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Heteroxanthin as a pigment biomarker for Gonyostomum semen (Raphidophyceae)

  • Camilla Hedlund Corneliussen Hagman ,

    Contributed equally to this work with: Camilla Hedlund Corneliussen Hagman, Thomas Rohrlack

    Roles Conceptualization, Investigation, Resources, Visualization, Writing – original draft

    Affiliation Limnology and Hydrology group, Section for Soil and Water, Faculty of Environmental Sciences and Natural Resource Management, Norwegian University of Life Sciences, Ås, Norway

  • Thomas Rohrlack ,

    Contributed equally to this work with: Camilla Hedlund Corneliussen Hagman, Thomas Rohrlack

    Roles Conceptualization, Funding acquisition, Investigation, Methodology, Resources, Writing – review & editing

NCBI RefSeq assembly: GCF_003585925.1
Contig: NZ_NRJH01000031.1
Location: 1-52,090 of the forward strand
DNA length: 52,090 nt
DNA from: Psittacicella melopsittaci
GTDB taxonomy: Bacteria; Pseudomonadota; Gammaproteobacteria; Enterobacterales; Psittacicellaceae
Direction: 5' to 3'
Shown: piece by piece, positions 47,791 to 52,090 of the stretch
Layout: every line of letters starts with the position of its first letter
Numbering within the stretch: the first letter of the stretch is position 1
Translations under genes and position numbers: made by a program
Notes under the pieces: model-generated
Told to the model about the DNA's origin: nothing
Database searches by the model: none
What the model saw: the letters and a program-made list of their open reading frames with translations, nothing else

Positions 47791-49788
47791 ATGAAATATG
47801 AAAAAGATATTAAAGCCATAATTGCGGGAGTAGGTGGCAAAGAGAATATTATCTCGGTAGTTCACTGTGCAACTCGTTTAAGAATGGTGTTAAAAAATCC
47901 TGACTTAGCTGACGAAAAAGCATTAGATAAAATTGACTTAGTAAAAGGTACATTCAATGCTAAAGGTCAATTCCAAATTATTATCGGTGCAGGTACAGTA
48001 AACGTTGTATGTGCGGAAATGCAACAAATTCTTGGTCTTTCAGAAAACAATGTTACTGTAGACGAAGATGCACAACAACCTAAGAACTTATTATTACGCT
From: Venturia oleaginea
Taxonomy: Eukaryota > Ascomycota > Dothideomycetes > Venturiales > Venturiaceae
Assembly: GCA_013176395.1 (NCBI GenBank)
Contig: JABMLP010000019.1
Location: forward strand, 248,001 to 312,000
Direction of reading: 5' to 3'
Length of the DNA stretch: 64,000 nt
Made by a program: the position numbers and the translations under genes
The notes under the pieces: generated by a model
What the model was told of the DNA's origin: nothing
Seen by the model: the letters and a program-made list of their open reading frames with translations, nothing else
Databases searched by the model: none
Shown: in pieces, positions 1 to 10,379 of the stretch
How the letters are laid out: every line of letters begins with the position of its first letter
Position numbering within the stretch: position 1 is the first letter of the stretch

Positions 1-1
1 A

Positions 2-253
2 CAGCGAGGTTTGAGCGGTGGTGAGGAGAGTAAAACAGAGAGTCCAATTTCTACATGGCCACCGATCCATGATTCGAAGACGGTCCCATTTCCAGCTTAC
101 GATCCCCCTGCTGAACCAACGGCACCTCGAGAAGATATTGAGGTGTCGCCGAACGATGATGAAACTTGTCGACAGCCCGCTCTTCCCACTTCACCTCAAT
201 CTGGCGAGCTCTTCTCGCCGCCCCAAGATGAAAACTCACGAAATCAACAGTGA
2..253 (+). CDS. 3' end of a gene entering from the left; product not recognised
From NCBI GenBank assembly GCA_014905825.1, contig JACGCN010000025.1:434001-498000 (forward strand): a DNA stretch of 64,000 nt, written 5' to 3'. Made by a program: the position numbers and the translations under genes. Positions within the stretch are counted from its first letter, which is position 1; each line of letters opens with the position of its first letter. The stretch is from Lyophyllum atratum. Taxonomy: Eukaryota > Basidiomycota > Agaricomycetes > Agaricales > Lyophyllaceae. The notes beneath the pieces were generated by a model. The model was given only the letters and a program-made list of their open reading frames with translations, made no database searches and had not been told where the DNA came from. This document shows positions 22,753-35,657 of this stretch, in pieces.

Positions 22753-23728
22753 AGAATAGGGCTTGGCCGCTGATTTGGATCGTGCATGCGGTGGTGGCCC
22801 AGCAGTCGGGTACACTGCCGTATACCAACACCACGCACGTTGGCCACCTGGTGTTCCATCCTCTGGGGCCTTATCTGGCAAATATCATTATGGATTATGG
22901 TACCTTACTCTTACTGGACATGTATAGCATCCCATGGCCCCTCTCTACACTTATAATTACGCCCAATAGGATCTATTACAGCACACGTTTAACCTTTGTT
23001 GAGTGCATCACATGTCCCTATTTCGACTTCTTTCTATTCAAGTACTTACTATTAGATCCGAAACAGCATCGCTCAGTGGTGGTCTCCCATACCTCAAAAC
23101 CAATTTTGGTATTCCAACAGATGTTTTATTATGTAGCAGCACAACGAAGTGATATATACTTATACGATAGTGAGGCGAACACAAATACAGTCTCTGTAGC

Affiliation Limnology and Hydrology group, Section for Soil and Water, Faculty of Environmental Sciences and Natural Resource Management, Norwegian University of Life Sciences, Ås, Norway

  • Silvio Uhlig,

    Roles Formal analysis, Investigation, Writing – review & editing

    Affiliation Toxinology Research Group, Norwegian Veterinary Institute, Oslo, Norway

  • Vladyslava Hostyeva

    Roles Investigation, Resources, Writing – review & editing

    Affiliation Norwegian Culture Collection of Algae, Section for Microalgae, Norwegian Institute for Water Research, Oslo, Norway

Heteroxanthin as a pigment biomarker for Gonyostomum semen (Raphidophyceae)

  • Camilla Hedlund Corneliussen Hagman, 
  • Thomas Rohrlack, 
  • Silvio Uhlig, 
  • Vladyslava Hostyeva